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IT a Good Fit for Military Spouse Employment

From education and training to location and portability, IT jobs offer military spouses something very few other industries do: The chance to launch a real career.

If you rang in 2014 with a resolution for a better job or fulfilling career, we want to let you in on a little secret: The dream jobs of 2014 are all in IT.

And they are not just for geeks anymore.

"I pictured IT geeks as all ugly glasses, probably really dorky, pocket protector style," laughs Air Force wife Anne. “That’s what I picture when I think about it. But that doesn’t describe me at all.”

Anne now works as a help desk coordinator in Tampa, Fla.

"I went to community college using MyCAA," she says. "I started thinking I would do general studies, but you can't use MYCAA for that, so I had to pick something."

On a whim -- and the jesting suggestion from her husband that she make them a million or two in video game development -- she signed up for an IT class, thinking it would be over her head.

"I thought I would drop it in a week, but the teacher started talking to us about what kind of jobs we were looking for," she said. And for her, jobs was the magic word.

For good reason: Jobs in IT are booming.  

According to Payscale.com, the average starting salary for an entry-level help desk technician like Anne is $25,000-$42,000 a year. If you want to make a career of it, you can expect to earn up to $96,000 later on.

Other positions -- from networking specialist to coordinators, supervisors, managers, and experts -- are equally compensated (and better!), and they are also jobs that are perfect for military spouses.

From education and training to location and portability, IT jobs offer military spouses something very few other industries do: The chance to launch a real career.

Rachel is an Air Force wife in Tucson who also enjoys the possibilities a job in IT have opened up for her. She began studying for her IT career before she met her airman, and she is glad she did.

She not only enjoys her job and the growth potential it has right now, but she is confident that the portability of the industry is a good match for the military lifestyle.

“I received my entire college education from the University of Phoenix,” she explains. Rachel received a BSIT -- a Bachelor of Science in Information Technology -- the prime four-year degree for someone entering the IT field.

“While we did not move during the time I was attending school, it would not have mattered since the entire program was online.”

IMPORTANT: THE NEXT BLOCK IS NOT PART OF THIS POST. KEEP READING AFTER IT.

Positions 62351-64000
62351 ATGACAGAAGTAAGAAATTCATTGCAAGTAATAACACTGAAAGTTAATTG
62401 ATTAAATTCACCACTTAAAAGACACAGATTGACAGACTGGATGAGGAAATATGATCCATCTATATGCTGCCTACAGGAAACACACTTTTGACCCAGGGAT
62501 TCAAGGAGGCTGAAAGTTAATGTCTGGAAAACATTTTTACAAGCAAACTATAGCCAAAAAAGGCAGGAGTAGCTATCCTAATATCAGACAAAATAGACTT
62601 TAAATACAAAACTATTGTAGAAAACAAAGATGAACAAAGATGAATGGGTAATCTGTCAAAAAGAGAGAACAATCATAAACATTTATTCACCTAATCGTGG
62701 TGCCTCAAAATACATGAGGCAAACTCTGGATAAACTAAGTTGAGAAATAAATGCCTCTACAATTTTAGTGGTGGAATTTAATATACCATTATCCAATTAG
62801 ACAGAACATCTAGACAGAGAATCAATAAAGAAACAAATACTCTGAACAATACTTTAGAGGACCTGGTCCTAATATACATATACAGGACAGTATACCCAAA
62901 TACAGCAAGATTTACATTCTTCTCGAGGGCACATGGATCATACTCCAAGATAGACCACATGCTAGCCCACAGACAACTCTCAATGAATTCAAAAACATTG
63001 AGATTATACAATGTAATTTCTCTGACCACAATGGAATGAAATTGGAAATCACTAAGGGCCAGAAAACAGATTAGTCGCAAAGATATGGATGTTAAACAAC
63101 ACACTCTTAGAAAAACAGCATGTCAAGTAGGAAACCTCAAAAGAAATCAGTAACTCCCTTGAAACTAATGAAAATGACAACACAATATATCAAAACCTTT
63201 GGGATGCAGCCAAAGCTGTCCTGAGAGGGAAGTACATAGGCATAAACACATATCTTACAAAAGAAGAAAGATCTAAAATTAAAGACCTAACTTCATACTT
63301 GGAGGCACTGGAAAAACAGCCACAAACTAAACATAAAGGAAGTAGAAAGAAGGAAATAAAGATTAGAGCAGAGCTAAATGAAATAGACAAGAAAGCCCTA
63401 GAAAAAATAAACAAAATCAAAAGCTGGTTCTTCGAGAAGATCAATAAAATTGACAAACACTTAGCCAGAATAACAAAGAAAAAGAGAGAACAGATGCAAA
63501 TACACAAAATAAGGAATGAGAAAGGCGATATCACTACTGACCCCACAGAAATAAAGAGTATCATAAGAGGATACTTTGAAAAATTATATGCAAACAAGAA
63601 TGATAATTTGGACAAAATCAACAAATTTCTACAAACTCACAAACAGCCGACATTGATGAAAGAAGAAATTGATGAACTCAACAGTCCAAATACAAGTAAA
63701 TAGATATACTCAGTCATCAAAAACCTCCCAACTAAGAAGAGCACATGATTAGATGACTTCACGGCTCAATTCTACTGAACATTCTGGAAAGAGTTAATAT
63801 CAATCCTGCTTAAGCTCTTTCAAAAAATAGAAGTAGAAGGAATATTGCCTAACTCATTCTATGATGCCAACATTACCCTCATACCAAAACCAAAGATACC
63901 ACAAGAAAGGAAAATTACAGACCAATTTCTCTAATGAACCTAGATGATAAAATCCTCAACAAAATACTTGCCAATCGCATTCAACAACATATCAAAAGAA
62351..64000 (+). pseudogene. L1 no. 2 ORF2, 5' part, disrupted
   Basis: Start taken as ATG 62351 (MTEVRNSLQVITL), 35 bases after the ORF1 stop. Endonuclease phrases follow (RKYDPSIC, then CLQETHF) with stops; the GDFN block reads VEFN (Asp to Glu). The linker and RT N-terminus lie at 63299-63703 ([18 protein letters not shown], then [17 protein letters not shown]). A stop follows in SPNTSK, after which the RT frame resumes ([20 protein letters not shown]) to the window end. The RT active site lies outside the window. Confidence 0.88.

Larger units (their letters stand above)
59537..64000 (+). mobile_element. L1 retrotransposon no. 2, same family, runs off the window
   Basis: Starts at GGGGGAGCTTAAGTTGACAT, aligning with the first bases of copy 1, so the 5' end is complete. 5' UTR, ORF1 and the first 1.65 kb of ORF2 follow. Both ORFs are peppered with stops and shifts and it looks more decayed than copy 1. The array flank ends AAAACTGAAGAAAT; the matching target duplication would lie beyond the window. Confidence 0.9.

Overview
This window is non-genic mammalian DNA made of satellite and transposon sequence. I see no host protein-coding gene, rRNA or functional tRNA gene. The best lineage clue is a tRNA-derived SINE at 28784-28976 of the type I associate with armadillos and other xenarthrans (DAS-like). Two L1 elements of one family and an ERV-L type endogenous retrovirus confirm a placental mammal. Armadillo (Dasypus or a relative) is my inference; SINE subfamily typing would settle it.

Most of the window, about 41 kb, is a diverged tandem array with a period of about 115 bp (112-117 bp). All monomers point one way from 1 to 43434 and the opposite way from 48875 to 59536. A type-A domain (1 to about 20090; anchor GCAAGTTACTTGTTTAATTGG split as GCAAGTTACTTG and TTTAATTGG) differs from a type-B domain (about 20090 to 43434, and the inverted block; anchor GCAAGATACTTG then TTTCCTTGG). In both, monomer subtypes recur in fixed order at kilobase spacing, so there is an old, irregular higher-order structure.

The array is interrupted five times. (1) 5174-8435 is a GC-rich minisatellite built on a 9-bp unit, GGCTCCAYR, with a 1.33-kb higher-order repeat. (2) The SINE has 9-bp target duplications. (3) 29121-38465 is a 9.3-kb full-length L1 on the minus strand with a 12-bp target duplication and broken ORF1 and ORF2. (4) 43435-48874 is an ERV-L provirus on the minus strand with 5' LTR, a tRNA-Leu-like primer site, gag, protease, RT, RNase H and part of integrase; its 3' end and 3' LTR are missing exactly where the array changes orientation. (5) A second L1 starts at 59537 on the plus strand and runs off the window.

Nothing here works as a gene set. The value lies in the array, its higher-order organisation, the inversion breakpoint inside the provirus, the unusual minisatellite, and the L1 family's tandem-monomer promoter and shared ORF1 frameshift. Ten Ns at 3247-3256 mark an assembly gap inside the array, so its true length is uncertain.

Although Rachel studied for a Bachelor’s, many IT degrees are Associate’s level, can be paid for with MyCAA, and are offered at online institutions and community colleges.

 For military spouses, the Veterans Career Transition Program at Syracuse University even offers IT classes and industry certifications for free -- including programs in web design, technical foundation, IT support desk training, Java and server network infrastructure, to name a few.

That means that training for a job in IT can happen anywhere, regardless of where your family is stationed.

Rachel enjoys the comfort of knowing she could have completed her schooling even if they had been forced to PCS while she was still studying, and she enjoys that same confidence when it comes to finding a job whenever they do have to move.   

“There are so many positions for IT out there,” Rachel says. “I do believe it will be simpler to find a position in IT than many other positions since it a specialized field, yet everyone needs IT.”

Statistics back that up. According to the U.S. Department of Labor, 90 percent of IT jobs are actually outside of the IT industry and far from Silicon Valley.

They are jobs working the help desk at banks, colleges and law firms, positions as software installation technicians and networking managers at hospitals and factories, and on-site IT gurus for small businesses. Many web-design jobs can even be done freelance, like these for sale on Etsy.

IT jobs really do exist everywhere.

And they are jobs that military spouses can really do. “I was scared it would be too technical,” confesses Anne. “But it’s very strategic-thinking based. Anyone can point and click. It’s more than that.”

The Department of Labor supports that. According to it, IT professionals “must possess strong problem-solving and analytical skills as well as excellent communication skills because troubleshooting and helping others are such vital aspects of the job.”

Those soft skills, they say, are what make the professional invaluable. The rest of it is just training.

Make 2014 the year you get that training. “It's not what you would think of as a typical milspouse job. Teacher, nurse, etc.,” says Anne. But in 2014, it's a job more military spouses should consider.  

Rachel agrees. “It is a very versatile and required field,” she says. “And there are jobs out there!”

Dream jobs, no less.

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